Vaginitis and Vaginal Infections
Causes of Vaginal Infections continued...
Vaginal yeast infections are caused by a fungus called Candida albicans. This is also called candidiasis, genital candidiasis, or vulvovaginal candidiasis (VVC). A yeast infection can spread to other parts of the body, including skin, mucous membranes, heart valves, esophagus, and other areas. It can cause life-threatening systemic infections in people with weakened immune defenses (such as women who are pregnant and people who are HIV positive, have diabetes, or are taking steroids).
Nearly 75% of all adult women have had at least one genital yeast infection in her lifetime. Vaginal yeast infection is not considered a sexually transmitted disease, but 12% to 15% of men will develop symptoms such as itching and penile rash following sexual contact with an infected partner.
Yeast infections are caused by an overgrowth of normally growing fungi in the vagina that creates unpleasant symptoms. The yeast are kept under control by normally growing bacteria in the body. If the natural balance of microorganisms is disrupted, the yeast grow out of control. It is not clear how fungal infections originate, but they are not thought to be sexually transmitted. Your own natural bacteria cause this type of infection when an imbalance occurs, possibly caused by any of these events:
- Antibiotics use: Antibiotics destroy protective bacteria in the vagina. These bacteria normally stop the candidal organisms from overgrowing. Yeast infection may occur after you have taken a course of antibiotics for another condition such as strep throat.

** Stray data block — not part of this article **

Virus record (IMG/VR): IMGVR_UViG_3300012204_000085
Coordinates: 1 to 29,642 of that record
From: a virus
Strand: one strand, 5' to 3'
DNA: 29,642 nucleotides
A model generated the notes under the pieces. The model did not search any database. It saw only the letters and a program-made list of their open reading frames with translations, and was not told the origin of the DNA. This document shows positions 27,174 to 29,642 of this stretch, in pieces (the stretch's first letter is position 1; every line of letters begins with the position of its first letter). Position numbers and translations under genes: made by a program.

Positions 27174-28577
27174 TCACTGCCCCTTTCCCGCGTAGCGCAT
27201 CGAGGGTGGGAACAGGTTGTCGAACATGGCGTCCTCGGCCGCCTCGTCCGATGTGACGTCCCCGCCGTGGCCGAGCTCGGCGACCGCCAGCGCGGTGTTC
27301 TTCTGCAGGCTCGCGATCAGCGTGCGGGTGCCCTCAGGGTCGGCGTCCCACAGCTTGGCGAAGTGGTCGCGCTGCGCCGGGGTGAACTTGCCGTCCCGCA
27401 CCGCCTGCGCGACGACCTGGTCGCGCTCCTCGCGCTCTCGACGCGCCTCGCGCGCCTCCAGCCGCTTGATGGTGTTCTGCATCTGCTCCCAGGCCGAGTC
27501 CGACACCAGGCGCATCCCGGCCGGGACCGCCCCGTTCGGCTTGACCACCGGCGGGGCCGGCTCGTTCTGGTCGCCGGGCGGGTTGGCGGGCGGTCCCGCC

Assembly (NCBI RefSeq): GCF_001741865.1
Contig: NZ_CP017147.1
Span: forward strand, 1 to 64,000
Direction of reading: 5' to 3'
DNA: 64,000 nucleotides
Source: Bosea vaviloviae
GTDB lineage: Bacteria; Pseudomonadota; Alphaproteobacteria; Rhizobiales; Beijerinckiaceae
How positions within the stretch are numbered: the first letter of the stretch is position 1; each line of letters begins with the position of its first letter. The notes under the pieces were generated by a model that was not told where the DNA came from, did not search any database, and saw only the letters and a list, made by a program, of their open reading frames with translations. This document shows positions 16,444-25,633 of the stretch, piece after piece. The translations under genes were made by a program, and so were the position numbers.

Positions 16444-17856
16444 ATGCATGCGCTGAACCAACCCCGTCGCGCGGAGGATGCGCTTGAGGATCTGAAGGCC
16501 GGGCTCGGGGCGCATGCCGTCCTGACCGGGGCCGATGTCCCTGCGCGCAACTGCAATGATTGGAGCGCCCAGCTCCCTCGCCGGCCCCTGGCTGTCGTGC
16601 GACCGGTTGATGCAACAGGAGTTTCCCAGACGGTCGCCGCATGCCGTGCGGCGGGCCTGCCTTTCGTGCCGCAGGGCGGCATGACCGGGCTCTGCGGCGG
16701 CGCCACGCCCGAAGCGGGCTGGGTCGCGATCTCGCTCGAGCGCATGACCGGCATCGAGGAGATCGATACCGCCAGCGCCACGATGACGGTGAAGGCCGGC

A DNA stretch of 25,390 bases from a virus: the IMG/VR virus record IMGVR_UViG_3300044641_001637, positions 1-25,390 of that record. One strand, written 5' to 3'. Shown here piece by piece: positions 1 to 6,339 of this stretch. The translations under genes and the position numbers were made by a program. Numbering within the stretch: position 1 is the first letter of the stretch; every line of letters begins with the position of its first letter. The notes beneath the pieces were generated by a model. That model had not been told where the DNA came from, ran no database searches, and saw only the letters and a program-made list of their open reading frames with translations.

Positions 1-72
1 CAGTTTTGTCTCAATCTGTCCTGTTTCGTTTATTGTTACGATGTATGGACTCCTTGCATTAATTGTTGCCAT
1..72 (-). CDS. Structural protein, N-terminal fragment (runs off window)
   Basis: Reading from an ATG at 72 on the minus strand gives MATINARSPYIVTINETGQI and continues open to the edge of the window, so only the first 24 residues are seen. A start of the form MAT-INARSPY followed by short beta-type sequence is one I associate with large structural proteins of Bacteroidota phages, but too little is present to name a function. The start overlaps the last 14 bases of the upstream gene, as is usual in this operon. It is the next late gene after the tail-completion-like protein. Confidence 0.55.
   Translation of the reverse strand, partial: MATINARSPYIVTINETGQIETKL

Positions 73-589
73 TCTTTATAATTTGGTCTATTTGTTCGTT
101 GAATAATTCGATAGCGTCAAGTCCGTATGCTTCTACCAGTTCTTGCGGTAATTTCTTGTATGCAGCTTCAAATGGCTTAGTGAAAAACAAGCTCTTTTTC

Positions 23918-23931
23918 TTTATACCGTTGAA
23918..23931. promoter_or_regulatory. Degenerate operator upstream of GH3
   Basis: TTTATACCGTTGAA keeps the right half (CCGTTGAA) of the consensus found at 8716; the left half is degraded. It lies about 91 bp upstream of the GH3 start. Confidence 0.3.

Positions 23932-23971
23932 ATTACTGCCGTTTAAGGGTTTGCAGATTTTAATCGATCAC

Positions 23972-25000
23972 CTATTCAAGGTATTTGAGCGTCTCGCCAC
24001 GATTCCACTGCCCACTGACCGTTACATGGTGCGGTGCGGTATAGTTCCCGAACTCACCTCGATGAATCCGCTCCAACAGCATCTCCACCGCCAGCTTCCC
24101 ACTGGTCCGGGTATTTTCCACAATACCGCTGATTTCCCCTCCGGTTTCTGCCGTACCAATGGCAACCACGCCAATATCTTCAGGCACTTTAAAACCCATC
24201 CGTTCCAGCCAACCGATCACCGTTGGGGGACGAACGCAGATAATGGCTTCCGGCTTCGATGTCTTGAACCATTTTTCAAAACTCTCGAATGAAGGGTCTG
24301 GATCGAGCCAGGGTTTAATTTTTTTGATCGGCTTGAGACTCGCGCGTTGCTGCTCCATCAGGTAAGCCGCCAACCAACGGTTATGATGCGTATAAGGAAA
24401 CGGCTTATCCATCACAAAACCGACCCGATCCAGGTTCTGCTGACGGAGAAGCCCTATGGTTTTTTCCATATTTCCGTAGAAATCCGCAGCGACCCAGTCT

- Diabetes: Both diabetes and pregnancy make the vagina better suited for fungal growth. These conditions lower the glycogen store in certain vaginal cells. They may also raise the sugar content (and the pH) of the vagina and put you at risk for yeast infection.
- Excessive alcohol
- Birth control pills: Changes in the vaginal environment occur with increased hormonal levels from estrogen-containing birth control pills. This change creates an environment for the candidal fungus to grow and cause symptoms.
- Hormonal changes such as ovulation, menopause, or pregnancy
- Steroid use
- Weakened immune system; having HIV/AIDS
- Wearing underwear that is tight or non-cotton: This can increase temperature, moisture, and local irritation.
- Use of douches, perfumed feminine hygiene sprays
- Scratches in the vagina (during insertion of a tampon or other objects)